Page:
What wins in a battle between your customer’s heart and mind?

Quick… Which is longer, the vertical length of the table on the left or the horizontal length of the one on the right? Well, the table on the left of course, don’t you agree?

Wrong! They are the exact same length. You can print the drawing and measure it, but I assure you they’re the same length.

Notice that something interesting happens even when you can prove they are identical. You still don’t really believe it. You want to believe that the left table is longer, don’t you?

This silly illustration demonstrates something interesting about human decision making. Your logical mind knows they are the same length, but you still WANT to believe that the left table is longer. It just seems right. It’s an example of the emotion attached to beliefs being so strong that they override the reasoning side of our minds. If I told you that you HAD to choose one of the tables in order to place gold bars end to end, and the more you fit, the more you could keep… Quick, which table would you just feel better selecting? I’d go with the one on the left!

For someone in sales or marketing, this idea has huge implications. People choose things based upon what FEELS right to them. We go with decisions that confirm our personal beliefs, and those beliefs are founded upon what feels right. So why are so many products and services being sold based upon details, facts and features?

At Evergreen Trading, we wrestle with this constantly. We happen to provide a service that is steeped in details. After all, it’s a financial service, not cosmetics, shoes or fast food. We work initially with financial people who tend to be analytical. And to determine if a corporate trade transaction makes sense, numbers must be crunched, excess inventories must be counted, corporate real estate must be analyzed, returns on investment must be calculated. Not a lot of emotion going on is there?

Or is there? Even in something as seemingly analytical as corporate trade, there can be a strong appeal to emotion. No different from a corporate real estate broker, commercial bank or a freight forwarder. For Evergreen Trading, we have used an image on our home page of a man standing, arms outstretched, blissfully on top of a beautiful mountain range. The tie in to corporate trade is that by doing business with Evergreen Trading, you will feel on top of the world!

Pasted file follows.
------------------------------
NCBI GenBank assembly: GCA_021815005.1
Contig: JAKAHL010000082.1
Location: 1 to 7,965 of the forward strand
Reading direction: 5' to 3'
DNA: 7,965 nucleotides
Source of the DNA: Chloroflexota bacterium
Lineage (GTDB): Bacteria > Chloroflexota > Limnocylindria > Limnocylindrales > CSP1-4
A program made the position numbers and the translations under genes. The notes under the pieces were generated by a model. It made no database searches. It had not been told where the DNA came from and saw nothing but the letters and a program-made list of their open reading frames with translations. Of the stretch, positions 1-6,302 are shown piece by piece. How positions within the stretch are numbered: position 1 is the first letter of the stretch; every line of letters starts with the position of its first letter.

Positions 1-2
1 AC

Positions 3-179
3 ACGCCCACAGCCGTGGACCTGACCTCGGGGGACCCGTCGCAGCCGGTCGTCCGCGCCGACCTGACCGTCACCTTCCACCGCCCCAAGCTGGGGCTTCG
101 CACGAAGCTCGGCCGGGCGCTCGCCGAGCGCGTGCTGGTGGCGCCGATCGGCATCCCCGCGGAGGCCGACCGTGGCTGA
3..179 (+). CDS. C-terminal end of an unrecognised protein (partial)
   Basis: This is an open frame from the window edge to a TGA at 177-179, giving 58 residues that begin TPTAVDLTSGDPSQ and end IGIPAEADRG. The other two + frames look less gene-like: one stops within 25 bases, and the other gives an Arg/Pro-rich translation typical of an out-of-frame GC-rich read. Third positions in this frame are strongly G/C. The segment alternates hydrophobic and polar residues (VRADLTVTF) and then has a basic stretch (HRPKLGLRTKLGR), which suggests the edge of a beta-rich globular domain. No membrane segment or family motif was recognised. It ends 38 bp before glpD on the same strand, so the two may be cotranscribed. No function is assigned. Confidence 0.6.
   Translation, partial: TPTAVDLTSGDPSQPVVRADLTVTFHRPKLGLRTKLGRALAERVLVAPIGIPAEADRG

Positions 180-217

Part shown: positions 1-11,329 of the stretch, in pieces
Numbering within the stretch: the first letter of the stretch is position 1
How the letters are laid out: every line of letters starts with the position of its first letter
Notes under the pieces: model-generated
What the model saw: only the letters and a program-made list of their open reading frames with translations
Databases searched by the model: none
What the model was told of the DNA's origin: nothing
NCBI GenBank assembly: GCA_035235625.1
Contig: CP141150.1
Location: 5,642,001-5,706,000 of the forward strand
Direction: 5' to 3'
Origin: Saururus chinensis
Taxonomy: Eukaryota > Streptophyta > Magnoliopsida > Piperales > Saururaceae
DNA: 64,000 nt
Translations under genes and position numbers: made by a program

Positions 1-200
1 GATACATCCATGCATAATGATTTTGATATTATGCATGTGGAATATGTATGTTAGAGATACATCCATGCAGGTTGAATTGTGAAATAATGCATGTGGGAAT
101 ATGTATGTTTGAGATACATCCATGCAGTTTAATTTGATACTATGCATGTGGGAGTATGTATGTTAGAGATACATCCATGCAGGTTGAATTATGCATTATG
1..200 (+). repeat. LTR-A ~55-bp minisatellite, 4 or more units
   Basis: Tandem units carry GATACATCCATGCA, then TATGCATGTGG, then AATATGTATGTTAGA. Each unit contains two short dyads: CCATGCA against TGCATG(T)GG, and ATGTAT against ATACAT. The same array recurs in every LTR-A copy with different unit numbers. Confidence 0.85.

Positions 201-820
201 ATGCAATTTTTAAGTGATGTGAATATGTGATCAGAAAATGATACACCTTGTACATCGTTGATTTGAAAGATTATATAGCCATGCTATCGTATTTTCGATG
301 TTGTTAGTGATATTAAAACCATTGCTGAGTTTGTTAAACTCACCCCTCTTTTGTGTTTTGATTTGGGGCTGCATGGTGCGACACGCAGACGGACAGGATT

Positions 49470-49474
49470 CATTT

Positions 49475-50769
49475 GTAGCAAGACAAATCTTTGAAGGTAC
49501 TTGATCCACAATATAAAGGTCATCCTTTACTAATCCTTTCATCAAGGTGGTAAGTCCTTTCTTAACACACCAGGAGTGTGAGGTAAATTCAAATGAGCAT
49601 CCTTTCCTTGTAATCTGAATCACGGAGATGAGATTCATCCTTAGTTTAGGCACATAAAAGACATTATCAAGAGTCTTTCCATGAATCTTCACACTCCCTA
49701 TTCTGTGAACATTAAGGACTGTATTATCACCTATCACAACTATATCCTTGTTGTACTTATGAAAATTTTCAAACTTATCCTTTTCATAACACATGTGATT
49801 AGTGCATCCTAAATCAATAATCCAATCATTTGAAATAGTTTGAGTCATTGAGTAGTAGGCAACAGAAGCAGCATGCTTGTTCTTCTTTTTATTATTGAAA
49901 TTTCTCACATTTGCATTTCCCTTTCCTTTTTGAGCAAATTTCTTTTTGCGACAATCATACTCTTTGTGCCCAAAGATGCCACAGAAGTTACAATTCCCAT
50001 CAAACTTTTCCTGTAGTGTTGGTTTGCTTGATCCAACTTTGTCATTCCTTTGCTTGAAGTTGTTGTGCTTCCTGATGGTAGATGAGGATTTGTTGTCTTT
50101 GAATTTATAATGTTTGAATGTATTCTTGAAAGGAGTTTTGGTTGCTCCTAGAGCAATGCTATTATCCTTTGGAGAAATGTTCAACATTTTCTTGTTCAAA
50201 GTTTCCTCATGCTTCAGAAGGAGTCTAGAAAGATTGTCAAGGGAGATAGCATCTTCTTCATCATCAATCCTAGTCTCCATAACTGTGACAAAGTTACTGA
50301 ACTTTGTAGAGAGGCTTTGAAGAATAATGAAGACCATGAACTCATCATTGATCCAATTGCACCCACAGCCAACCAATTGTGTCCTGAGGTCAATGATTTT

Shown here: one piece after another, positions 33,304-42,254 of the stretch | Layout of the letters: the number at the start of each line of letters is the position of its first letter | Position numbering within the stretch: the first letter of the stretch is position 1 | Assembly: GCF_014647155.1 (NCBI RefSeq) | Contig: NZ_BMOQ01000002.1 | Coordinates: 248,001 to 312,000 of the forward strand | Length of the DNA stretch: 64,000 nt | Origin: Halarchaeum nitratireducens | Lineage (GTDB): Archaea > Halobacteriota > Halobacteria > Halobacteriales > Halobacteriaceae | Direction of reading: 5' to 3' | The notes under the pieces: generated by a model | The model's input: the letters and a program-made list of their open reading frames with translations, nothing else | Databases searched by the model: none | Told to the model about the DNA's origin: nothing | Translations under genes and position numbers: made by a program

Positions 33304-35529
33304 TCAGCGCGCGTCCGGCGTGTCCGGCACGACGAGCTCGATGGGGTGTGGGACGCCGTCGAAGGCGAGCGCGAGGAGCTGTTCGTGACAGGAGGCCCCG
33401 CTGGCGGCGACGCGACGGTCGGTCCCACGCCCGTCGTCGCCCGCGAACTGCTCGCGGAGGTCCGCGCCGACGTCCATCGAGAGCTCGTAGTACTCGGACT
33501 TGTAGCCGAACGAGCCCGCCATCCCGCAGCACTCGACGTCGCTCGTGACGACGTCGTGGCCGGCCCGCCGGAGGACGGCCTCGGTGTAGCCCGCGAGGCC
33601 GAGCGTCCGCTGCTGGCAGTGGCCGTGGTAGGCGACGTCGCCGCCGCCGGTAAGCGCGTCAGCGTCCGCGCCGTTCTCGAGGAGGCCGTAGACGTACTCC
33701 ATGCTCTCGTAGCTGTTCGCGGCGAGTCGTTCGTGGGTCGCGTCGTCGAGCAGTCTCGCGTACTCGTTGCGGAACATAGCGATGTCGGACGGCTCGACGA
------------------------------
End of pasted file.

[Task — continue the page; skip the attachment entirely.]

Just like the table example, associating Evergreen Trading with feelings of power and bliss, we are riding on a belief. A feeling. It’s subtle, but the power of marketing messages are often found in these tiny details.

Now, this is not to say that we eschew financial accounting details or logistic distribution elements in crafting our transaction. It means that our presentations contains imagery and design elements that get the viewer imagining the huge gain of corporate trade. Our videos have elements of humor and entertainment, and our identity materials contain rich appealing imagery. In fact, we often like to remind people that bringing in corporate trade can make them a hero within their organization. It’s both true and steeped in emotional imagery.

Are you doing these things in your marketing and presentations or are you taking your audience through pure text, math and boring details? For an example of a company that could easily have a boring, emotion-less web site, check out Goldman Sachs. They get it. LOTS of emotional imagery. And they’ve been good at it for a long time.

So, remember the two tables when you create your next sales presentation or collateral material. You can educate people till you’re blue in the face that you are the biggest, best capitalized and have been around the longest – in other words, that the tables are the same length. Instead, give them something compelling they can believe in – something they just feel is right. Be the choice like the table on the left if it just feels longer to them. Let your competition try to convince them they are equal!

About Mike Lake

Mike is the Senior Vice President of Marketing for Evergreen Trading. When not playing jazz trombone he is probably obsessing about writing content that will capture the attention and interest of business people and fellow learning junkies everywhere.

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